Metals Traders Are Drawing In the Big Bucks
The debate over trader pay continues, this time as word comes of exorbitant salaries for metals traders. It's basic supply and demand: The universe of metals traders is relatively small, but the interest in the sector is growing.
Steven Fleming, president of search firm Wall Street Options, says cutbacks in prop trading have hit commodities desks hard. "Now they're beginning to play catch up," he says. Pay is purely for performance, he adds, and for now market activity means good times. Clawback provisions are typical, and vesting generally happens in three to five years.
Flight to Safety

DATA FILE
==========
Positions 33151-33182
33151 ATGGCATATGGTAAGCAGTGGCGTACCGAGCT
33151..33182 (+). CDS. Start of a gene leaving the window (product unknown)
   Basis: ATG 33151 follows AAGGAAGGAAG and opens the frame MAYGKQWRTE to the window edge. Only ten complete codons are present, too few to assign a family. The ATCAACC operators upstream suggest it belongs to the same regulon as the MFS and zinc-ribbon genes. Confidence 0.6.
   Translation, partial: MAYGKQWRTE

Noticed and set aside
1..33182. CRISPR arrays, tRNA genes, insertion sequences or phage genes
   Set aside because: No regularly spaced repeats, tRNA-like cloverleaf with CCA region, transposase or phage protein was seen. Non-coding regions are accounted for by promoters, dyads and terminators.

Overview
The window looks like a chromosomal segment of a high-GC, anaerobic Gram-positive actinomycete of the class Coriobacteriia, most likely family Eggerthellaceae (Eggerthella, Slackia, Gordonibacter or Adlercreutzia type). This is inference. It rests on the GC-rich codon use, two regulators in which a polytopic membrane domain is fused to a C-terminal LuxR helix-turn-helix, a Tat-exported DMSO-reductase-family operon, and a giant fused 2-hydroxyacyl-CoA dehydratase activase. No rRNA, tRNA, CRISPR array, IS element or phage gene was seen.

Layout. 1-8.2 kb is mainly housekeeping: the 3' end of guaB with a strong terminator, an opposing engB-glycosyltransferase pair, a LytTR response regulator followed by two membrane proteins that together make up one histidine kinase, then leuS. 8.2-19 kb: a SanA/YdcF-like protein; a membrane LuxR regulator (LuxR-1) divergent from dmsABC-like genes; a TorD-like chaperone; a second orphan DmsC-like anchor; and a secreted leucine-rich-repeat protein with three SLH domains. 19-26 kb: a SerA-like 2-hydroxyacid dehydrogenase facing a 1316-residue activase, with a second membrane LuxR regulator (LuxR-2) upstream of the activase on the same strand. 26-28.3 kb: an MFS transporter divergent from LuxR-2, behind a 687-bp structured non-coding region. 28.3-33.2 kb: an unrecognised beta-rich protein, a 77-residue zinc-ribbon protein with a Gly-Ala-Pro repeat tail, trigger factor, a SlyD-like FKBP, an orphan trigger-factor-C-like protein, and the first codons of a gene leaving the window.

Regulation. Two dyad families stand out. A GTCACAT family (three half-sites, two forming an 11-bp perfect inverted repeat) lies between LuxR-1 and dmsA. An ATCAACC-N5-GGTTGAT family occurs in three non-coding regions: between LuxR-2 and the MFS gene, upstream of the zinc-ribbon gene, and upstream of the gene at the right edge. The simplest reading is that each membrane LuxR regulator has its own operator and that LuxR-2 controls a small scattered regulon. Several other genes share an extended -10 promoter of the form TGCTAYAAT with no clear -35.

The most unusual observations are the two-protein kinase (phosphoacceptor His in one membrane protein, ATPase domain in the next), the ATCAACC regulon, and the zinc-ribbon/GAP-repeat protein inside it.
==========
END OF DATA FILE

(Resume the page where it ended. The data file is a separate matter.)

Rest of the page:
Much of the interest is also being driven by the rise in value of base metals and the flight to safety through gold and silver. Spots for base metal traffic analysts, traders, and sell-side research analysts are appearing. But where the few trading spots available in other sectors are primarily for senior folks, metals groups are looking to add junior people. Associates should have about two years in investment banking or financial analysis, a strong MBA background and a thick skin to deal with senior traders.
Broker-dealer Newedge is ramping up its metals operations, adding people in New York and London. The company is connecting customers to the Shanghai Futures Exchange, one of the largest base metals price-setters on the globe. Meanwhile, R.J. O'Brien & Associates announced the expansion of its global metals division.
Nomura's been boosting its Asian commodities division for some time. Jobs are also being added at niche brokers and big investment banks in Singapore, Hong Kong and London - all looking for brokers, derivatives traders, risk managers, and quants. Hiring is especially swift in Asia.